Government Procurement eyes stretched supply chain for 'critical' ICT devices

Government Procurement eyes stretched supply chain for 'critical' ICT devices

Agencies warned to document emergency procurements made during lockdown.

Government agencies are seeking secure content management systems.

Government agencies are seeking secure content management systems.

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NZ Government Procurement is working with all-of-government suppliers to understand stock levels and monitor supply chains of critical items such as ICT devices.

"We will work with suppliers to allocate stock across government, if supply becomes constrained," a post from the MBIE unit said. 

Agencies also needed to maintain regular contact with their own suppliers about stocks if these suppliers were not all of government suppliers.

"Please continue to take an all of government view when ordering supplies and consider that essential services may need to be prioritised," New Zealand Government Procurement (NZGP) said.

Agencies were also warned the threshold and level of scrutiny for any "emergency" procurement activity related to current COVID-19 restrictions would be high.

In emergency situations government procurement rules allow agencies to adopt accelerated procurement processes for goods and services required for an emergency response.

However, the use of such exceptions has drawn criticism, especially in ICT, and the bar is being lifted, New Zealand Government Procurement (NZGP), a division of MBIE, told agencies yesterday.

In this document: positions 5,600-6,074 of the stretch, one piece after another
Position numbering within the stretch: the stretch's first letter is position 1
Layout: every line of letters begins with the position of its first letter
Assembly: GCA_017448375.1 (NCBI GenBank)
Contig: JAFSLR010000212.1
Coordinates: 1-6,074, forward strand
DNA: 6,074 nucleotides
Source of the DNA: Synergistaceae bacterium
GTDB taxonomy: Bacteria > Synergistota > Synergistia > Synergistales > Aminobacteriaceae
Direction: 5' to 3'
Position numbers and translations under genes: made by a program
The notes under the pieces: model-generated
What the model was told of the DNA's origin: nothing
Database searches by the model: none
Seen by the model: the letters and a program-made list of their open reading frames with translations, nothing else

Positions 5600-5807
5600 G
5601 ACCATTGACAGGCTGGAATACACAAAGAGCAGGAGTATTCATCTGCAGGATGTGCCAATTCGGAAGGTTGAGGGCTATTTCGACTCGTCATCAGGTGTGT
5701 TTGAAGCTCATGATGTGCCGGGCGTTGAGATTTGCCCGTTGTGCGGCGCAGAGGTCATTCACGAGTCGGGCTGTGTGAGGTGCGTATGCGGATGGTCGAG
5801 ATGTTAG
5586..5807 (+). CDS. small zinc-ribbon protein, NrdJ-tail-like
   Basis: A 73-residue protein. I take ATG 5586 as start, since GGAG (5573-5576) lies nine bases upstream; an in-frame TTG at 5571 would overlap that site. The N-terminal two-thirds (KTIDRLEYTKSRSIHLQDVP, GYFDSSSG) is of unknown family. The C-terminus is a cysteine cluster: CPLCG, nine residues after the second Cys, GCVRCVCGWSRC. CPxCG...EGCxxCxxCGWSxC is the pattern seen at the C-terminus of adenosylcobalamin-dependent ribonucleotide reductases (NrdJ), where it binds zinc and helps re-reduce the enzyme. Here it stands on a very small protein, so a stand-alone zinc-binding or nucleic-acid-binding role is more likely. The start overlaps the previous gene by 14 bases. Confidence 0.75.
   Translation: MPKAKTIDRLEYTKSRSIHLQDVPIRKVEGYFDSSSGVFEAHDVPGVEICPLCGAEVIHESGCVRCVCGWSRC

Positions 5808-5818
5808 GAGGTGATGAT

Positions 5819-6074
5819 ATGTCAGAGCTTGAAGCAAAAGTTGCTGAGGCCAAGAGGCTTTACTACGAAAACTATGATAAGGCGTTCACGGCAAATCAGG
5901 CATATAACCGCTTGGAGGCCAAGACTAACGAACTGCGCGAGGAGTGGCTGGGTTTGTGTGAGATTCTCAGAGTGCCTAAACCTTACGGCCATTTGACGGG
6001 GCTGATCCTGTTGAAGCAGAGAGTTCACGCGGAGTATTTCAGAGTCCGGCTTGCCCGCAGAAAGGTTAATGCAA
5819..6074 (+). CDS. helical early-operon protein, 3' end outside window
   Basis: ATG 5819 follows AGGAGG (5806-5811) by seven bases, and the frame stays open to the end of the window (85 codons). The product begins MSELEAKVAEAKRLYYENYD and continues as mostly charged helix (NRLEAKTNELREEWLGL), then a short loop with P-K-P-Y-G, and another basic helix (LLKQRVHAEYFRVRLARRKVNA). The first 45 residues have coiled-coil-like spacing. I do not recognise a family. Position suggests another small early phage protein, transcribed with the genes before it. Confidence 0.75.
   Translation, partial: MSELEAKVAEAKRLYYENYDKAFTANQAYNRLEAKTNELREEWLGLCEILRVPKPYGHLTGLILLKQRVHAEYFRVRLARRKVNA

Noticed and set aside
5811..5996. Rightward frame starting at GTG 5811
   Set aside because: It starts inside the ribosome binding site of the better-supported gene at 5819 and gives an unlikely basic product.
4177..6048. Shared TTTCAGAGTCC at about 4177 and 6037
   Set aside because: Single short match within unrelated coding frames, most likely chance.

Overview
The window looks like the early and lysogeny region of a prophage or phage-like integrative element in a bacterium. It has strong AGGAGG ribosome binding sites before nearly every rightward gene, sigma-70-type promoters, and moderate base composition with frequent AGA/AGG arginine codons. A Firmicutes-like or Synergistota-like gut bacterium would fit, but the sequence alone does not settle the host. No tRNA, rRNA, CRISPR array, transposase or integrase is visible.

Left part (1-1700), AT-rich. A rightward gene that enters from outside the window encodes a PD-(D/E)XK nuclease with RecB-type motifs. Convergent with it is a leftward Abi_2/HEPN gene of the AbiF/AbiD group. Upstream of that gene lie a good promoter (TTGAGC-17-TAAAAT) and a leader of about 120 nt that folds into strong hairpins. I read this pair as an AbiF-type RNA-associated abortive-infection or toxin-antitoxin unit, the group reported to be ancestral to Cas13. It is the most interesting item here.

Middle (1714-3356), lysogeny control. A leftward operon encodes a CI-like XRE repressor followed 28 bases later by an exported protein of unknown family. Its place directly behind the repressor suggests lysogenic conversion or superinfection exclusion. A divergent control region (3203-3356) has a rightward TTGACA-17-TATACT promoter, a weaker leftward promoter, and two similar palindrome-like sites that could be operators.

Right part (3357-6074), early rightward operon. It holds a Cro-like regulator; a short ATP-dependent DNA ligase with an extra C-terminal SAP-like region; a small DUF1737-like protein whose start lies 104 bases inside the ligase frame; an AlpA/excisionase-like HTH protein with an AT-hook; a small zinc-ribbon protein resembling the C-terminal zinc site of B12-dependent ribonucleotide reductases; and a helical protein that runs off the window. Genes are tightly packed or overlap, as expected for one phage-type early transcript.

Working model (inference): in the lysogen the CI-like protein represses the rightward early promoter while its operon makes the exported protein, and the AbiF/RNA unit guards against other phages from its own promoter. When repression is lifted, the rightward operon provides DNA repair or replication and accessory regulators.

Earlier this year, health software developer Orion Health and industry group NZRise took the Ministry of Health to task for its "emergency" award of $38 million of business to Salesforce.

"Given the events of the last year, it is expected that agencies will have contingency planning in place to allow for the provision of goods and services if an emergency, supply shortage or other future unforeseen event arises," NZGP said in its post.

Agencies were expected to apply the most appropriate procurement practice possible given the circumstances, immediacy of the need to respond and the long-term impact on the market.

"In any case, you should clearly document the facts and circumstances justifying the procurement approaches taken, and complete a contract award notice on GETS, where appropriate," NZGP said.

Agencies also needed to consider their options for dealing with tenders already in the market, including procurements still open on the Government Electronic Tenders Service (GETS).

"Extending the deadline on tenders currently open on GETS gives businesses more time to respond, and could improve the quality of the responses you receive," NZGP advised.

"Make sure you communicate changes clearly through GETS and any other appropriate channels."

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Tags procurementGovernment procurementMinistry of Business Innovation and EmploymentMBIEgovernment



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